Abs to DNA and nucleoproteins are expressed in systemic autoimmune diseases, whereas B cells producing such Abs are edited, deleted, or inactivated in healthy individuals. Why autoimmune individuals fail to regulate is not well understood. In this study, we investigate the sources of anti-dsDNA B cells in autoimmune transgenic MRL-lpr/lpr mice. These mice are particularly susceptible to lupus because they carry a site-directed transgene, H76R that codes for an anti-DNA H chain. Over 90% of the B cells are eliminated in the bone marrow of these mice, and the few surviving B cells are associated with one of two Vκ editors, Vκ38c and Vκ21D. Thus, it appears that negative selection by deletion and editing are intact in MKL-lpr/lpr mice. However, a population of splenic B cells in the H76R MRL-lpr/lpr mice produces IgG anti-nuclear Abs, and these mice have severe autoimmune organ damage. These IgG Abs are not associated with editors but instead use a unique Vκ gene, Vκ23. The H76R/Vκ23 combination has a relatively high affinity for dsDNA and an anti-nuclear Ab pattern characteristic of lupus. Therefore, this Vκ gene may confer a selective advantage to anti-DNA Abs in diseased mice.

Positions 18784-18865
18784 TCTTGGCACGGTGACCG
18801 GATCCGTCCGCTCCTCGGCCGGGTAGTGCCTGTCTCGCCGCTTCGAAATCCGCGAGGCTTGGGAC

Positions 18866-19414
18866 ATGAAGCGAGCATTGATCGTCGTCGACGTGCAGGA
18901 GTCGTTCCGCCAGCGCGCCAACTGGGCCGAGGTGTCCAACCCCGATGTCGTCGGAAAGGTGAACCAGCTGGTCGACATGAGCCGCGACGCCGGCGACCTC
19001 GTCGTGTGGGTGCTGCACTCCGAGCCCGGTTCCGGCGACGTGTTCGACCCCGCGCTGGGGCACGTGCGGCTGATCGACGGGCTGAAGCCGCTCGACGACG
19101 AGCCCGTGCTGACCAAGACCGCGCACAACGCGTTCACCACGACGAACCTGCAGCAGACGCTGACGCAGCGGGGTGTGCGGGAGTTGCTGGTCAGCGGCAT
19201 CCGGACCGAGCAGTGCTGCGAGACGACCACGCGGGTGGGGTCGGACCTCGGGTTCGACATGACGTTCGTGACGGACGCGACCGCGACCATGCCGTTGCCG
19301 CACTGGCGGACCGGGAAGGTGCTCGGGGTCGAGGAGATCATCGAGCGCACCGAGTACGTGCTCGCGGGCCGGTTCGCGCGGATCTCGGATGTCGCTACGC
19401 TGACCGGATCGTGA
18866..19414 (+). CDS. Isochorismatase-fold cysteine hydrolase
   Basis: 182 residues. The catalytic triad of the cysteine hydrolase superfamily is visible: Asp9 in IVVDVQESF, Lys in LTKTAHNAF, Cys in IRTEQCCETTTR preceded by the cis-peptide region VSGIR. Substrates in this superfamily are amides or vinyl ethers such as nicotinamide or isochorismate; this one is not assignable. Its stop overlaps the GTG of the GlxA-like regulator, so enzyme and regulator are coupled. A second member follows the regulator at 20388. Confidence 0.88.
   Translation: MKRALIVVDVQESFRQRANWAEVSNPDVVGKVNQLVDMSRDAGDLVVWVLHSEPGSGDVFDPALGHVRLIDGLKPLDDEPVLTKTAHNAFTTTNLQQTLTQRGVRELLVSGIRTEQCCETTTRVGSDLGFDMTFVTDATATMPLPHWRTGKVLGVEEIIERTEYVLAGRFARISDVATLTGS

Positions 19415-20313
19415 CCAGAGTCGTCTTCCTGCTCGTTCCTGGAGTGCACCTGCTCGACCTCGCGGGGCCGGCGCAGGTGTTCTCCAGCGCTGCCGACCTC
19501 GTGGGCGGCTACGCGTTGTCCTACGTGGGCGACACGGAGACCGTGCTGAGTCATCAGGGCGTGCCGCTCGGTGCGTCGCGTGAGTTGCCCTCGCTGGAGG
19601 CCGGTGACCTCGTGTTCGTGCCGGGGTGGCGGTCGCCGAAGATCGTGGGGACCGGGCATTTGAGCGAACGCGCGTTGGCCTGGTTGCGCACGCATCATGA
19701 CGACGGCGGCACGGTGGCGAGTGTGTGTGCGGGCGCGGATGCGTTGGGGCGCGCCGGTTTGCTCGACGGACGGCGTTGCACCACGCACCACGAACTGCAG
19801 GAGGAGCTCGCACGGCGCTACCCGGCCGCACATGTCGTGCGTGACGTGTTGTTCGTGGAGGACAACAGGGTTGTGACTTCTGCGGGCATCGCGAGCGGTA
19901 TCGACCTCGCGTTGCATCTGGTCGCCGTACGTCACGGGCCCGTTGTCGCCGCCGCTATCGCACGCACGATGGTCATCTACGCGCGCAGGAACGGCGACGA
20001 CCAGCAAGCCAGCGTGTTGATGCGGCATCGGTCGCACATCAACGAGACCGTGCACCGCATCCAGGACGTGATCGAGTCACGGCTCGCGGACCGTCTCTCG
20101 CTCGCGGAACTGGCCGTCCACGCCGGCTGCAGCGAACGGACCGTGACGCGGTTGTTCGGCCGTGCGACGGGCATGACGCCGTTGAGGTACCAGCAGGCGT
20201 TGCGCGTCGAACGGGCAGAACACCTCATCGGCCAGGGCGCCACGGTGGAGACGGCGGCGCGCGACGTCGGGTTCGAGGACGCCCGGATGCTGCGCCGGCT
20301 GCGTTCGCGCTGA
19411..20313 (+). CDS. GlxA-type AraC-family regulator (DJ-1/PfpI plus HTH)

ASJC Scopus subject areas
- Immunology and Allergy